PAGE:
• Differs from typical pattern of neurogenic atrophy seen in adults

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12

List the muscular dystrophies:

  • X-linked muscular dystrophies
    • Duchenne MD (DMD)
    • Becker MD (BMD)
  • Autosomal Muscular dystrophies
    • Myotonic MD (DM)

13

Why is dystrophin important to the pathogenesis of muscular dystrophies? 

  • Mutation in Xp21
    • Deletion of ≥1 exons in DMD; duplications; stop codons
  • LARGEST gene in humans
  • Reason that 1/3rd of cases are new mutations
  • Size of dystrophin does NOT matter as much as quantity of dystrophin does 

14

DMD vs BMD

  • DMD ⇒ 99% have none/nearly no dystrophin
  • BMD ⇒ 85% have abnormal dystrophin in reduced quantity
    • 15% have normal dystrophin in reduced quantity

15

What are the clinical s/s of DMD?

  1. Proximal muscle weakness
  2. Intact milestones or slightly delayed
  3. Gower’s maneuver
  4. Face/Eyes SPARED
  5. CK ↑↑↑ > 10,000
  6. Slower movement than peers ⇒ wheelchair bound by 11-12y
  7. Large calves
  8. Waddling
  9. Scapular winging
  10. Contractures
  11. Dilated cardiomyopathy
  12. Intellectual impairment (average IQ 85)

16

What is the clinical course of BMD?

  • Later onset
  • Near normal lifespan—mid 60’s
  • Still have weakness

17

Which lane represents DMD?

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Lane 4: DuchenneMD: essentially no dystrophin protein present

18

What is the most common muscular dystrophy in adults?

Myotonic dystrophy (DM)

19

What is the etiology of DM?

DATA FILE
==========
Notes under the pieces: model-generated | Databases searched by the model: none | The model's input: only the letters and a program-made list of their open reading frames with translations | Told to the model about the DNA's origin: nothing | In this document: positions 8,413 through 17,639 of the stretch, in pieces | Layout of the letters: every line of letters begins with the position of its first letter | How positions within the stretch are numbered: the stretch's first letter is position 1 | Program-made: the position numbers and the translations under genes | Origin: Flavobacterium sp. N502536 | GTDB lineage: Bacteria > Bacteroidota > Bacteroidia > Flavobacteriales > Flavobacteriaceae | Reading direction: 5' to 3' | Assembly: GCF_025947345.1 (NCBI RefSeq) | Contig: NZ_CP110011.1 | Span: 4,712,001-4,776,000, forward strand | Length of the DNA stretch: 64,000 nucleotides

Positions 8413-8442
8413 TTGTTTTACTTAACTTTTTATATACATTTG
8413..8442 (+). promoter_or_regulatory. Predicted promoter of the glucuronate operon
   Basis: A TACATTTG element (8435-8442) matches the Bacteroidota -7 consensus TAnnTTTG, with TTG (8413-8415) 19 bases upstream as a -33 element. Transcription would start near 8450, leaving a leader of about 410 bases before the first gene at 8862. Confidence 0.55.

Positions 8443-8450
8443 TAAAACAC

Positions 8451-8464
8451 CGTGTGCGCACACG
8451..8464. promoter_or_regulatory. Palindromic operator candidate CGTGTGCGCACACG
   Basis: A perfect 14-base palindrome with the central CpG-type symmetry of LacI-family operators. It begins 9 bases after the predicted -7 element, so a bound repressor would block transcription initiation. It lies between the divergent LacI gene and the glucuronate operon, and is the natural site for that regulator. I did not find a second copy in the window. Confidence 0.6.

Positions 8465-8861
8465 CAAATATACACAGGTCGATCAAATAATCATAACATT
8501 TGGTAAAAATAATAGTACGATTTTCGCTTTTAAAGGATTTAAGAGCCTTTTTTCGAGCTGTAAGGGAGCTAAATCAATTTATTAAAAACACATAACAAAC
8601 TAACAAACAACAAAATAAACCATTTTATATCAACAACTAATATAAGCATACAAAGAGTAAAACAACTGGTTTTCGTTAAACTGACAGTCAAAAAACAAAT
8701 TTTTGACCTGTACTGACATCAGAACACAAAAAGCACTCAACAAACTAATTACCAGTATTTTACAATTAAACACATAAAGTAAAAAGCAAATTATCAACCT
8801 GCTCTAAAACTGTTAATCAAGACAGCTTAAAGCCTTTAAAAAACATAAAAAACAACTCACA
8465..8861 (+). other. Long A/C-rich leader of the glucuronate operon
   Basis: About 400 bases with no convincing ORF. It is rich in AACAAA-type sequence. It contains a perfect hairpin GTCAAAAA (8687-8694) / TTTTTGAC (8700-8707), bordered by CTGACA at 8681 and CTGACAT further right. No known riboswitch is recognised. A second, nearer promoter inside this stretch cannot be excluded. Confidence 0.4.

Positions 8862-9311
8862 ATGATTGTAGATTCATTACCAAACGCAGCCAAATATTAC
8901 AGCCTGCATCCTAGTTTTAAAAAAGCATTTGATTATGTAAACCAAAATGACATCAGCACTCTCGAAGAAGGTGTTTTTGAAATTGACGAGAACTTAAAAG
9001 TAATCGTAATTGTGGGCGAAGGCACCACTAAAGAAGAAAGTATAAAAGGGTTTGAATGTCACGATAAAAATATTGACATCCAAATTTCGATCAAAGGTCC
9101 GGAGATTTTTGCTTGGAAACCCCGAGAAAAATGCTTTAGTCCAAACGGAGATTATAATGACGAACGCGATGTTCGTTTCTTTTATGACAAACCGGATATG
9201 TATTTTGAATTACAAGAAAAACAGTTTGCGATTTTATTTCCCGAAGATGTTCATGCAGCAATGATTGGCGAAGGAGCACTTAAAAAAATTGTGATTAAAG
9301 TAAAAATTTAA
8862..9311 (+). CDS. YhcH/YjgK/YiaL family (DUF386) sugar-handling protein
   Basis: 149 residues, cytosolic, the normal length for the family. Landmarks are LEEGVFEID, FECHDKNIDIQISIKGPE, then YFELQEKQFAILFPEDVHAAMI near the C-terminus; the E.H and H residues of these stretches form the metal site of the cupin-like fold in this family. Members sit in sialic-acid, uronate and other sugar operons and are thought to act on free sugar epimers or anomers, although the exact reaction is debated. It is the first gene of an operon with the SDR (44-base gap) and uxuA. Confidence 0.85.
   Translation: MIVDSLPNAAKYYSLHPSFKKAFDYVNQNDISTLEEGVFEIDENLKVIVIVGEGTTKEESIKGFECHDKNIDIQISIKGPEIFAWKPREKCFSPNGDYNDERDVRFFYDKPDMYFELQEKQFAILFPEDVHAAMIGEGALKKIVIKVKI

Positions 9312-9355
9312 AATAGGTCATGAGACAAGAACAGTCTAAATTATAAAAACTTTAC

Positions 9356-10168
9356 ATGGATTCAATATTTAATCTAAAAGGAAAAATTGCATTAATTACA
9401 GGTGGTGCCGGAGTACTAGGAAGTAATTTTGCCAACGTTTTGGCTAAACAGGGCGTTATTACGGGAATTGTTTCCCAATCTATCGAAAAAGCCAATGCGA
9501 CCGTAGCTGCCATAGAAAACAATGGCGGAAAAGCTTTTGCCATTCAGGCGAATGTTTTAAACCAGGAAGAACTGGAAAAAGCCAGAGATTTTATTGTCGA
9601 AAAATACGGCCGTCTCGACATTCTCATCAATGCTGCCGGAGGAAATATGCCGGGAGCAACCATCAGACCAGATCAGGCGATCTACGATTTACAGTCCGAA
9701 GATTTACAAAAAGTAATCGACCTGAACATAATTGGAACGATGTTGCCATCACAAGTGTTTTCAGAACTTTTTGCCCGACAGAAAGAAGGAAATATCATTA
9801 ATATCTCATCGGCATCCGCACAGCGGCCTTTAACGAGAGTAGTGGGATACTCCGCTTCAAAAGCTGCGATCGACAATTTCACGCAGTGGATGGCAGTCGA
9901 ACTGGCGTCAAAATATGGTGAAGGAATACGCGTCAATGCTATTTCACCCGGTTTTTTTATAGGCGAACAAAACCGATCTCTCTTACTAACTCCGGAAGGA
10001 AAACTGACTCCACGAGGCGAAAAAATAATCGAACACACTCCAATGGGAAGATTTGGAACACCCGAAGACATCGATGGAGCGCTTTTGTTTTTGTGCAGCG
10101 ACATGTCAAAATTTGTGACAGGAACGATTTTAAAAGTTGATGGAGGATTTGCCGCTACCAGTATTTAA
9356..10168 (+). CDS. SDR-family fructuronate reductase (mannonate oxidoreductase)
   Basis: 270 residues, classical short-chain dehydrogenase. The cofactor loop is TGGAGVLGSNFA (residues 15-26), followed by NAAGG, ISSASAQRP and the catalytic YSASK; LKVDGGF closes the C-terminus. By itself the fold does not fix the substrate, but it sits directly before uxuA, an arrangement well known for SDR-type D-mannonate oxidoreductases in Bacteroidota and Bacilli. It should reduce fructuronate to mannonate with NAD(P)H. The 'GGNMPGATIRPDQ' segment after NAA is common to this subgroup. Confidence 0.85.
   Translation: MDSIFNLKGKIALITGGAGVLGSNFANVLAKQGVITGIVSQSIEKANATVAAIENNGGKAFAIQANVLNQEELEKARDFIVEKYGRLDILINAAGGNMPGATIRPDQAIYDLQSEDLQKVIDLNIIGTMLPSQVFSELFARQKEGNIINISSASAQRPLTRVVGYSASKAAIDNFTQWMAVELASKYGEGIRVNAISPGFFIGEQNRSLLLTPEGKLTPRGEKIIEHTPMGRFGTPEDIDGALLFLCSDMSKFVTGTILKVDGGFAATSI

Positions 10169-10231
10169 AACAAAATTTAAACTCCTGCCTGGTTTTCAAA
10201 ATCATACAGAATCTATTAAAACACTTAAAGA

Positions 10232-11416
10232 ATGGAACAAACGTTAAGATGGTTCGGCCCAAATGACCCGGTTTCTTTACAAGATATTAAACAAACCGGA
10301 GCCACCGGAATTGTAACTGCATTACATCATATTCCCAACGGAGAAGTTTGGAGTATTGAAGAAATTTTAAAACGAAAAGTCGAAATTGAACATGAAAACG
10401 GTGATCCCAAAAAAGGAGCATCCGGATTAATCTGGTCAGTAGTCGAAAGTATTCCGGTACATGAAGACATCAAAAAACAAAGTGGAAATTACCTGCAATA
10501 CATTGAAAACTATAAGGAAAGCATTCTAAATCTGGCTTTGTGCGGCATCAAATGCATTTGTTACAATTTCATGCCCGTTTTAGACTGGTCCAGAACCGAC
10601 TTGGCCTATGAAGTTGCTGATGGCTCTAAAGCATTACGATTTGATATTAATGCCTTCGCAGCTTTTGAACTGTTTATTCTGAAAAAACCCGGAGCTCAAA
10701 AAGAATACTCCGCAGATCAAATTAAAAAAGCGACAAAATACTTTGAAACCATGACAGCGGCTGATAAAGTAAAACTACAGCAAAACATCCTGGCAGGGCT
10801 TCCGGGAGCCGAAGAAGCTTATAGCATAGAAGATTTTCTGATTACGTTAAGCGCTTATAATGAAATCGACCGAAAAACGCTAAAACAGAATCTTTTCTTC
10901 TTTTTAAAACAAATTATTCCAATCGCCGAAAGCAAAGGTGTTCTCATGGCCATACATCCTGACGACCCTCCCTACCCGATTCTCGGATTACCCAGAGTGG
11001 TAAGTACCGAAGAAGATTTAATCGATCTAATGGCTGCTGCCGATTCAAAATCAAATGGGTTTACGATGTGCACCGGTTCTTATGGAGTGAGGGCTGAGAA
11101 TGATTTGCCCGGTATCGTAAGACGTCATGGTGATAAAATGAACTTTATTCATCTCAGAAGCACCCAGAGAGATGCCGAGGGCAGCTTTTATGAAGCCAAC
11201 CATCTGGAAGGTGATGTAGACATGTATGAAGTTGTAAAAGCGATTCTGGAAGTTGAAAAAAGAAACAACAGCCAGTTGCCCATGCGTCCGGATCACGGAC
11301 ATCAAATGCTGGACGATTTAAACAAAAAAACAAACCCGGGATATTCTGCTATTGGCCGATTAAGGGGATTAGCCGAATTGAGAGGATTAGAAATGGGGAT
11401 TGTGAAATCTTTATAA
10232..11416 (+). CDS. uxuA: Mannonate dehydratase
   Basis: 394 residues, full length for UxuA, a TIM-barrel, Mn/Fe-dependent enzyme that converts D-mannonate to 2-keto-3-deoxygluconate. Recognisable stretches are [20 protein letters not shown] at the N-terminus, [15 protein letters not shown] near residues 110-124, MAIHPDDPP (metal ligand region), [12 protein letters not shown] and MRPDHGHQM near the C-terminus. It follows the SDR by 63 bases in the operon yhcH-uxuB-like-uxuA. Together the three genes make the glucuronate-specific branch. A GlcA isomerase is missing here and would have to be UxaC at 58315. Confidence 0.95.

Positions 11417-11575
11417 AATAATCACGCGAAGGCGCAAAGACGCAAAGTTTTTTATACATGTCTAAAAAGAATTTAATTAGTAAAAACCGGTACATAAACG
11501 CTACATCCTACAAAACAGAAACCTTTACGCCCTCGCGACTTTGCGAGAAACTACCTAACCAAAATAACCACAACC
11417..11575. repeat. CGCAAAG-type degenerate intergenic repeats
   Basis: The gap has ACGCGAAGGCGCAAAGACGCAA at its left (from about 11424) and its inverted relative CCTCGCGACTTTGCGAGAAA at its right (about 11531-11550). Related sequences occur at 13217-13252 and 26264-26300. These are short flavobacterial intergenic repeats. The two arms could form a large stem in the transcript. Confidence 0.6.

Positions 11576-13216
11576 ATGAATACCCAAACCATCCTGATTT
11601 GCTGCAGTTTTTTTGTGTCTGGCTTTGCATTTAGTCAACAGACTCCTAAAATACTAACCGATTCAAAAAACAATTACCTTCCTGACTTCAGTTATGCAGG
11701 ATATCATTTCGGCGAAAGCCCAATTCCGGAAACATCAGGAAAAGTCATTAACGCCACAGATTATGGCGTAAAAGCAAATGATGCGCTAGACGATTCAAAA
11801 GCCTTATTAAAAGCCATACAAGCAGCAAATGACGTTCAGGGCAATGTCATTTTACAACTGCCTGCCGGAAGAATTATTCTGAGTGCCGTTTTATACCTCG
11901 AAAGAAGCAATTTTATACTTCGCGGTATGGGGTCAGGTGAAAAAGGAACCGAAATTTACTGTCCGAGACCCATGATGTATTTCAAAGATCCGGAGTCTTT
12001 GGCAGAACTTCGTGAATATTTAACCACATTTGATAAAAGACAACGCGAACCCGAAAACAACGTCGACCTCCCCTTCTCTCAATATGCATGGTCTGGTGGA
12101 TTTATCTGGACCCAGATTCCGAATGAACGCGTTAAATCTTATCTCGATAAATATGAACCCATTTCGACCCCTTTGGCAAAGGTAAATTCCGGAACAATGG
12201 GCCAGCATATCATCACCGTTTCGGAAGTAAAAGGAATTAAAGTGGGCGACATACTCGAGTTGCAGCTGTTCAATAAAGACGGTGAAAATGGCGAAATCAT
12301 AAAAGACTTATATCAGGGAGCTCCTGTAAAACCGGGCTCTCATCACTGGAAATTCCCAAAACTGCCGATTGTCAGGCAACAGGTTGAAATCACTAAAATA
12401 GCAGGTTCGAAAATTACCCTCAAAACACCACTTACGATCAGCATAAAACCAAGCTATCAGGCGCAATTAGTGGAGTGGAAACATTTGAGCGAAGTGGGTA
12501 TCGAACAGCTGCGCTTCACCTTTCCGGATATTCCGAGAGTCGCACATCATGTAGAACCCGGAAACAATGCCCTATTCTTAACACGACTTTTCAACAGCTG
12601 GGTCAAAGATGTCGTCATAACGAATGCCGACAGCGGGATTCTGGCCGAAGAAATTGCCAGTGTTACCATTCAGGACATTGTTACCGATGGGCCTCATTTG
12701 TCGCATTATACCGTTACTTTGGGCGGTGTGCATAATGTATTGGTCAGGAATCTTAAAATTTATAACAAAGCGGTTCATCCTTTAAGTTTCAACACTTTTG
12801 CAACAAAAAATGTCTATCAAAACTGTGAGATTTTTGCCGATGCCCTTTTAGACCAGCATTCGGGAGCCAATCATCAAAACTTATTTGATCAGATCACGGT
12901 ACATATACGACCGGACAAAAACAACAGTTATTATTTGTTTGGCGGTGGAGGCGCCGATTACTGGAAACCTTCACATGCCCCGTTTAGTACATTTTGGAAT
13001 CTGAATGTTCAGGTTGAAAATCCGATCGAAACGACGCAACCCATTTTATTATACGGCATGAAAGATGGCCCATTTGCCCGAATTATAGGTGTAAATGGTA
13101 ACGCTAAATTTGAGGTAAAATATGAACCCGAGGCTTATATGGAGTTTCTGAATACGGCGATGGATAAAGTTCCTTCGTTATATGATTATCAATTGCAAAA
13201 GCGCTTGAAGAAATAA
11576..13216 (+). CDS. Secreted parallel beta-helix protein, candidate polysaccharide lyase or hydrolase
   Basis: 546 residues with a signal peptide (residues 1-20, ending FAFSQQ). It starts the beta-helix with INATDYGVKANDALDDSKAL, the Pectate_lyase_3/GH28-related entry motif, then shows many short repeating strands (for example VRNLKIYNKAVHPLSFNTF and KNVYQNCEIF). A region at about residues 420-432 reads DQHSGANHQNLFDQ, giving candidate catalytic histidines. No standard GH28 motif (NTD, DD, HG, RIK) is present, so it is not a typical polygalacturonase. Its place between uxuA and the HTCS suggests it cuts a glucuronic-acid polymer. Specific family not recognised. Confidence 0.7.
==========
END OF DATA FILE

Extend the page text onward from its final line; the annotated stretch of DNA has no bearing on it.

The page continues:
• Autosomal dominant
  • DM1 = dystrophia myotonica type 1
  • CTG repeat expansion in DMPK gene on Ch 19
    • Normal 5-37 repeats
    • Full mutation is >80 repeats
  • Genetic anticipation

20

What is the major clinical sign in myotonic dystrophy?

Difficulty releasing grip ⇒ myotonia

  • Impaired Cl- conduction ⇒ slower repolarization ⇒ impaired relaxation
  • Also will see foot drop

21

What are other clinical s/s of DM?

  • Weakness
    • Proximal muscles
    • Face—hatchet face
  • Elongated face ⇒ “myopathic” face
  • Temporal wasting
  • Endocrine abnormalities
    • Testicular atrophy ⇒ balding
    • Diabetes (insulin resistance)
  • Premature cataracts
  • Cardiac arrhythmias—90% of pts
  • ↓ Intelligence (higher repeat #)

22

What are the metabolic myopathies (2)?

  • Mitochondrial myopathies
    • Mutations in nuclear or mitochondrial DNA involved in oxid phosphorylation cause mito myopathies
  • Glycogen storage diseases
    • Hereditary deficiency of enzyme involved in synthesis or degradation of glycogen

23

What is MELAS and causes it?

  • Mitochondrial myopathy, encephalopathy, lactic acidosis, & stroke-like episodes
  • MtDNA mutation
    • Mutation codes for tRNA(Leu)
    • Most common mutation m.3243A>G

24

What are the 3 criteria for MELAS?

  • Stroke-like episodes < 40y
    • Not vascular
    • Progressive cognitive impairment ⇒ dementia
  • Encephalopathy
    • Seizures, stroke-like episodes
    • Neurodegenerative component
  • Lactic acidosis, ragged-red fibers or both
    • Myopathy—proximal, eyes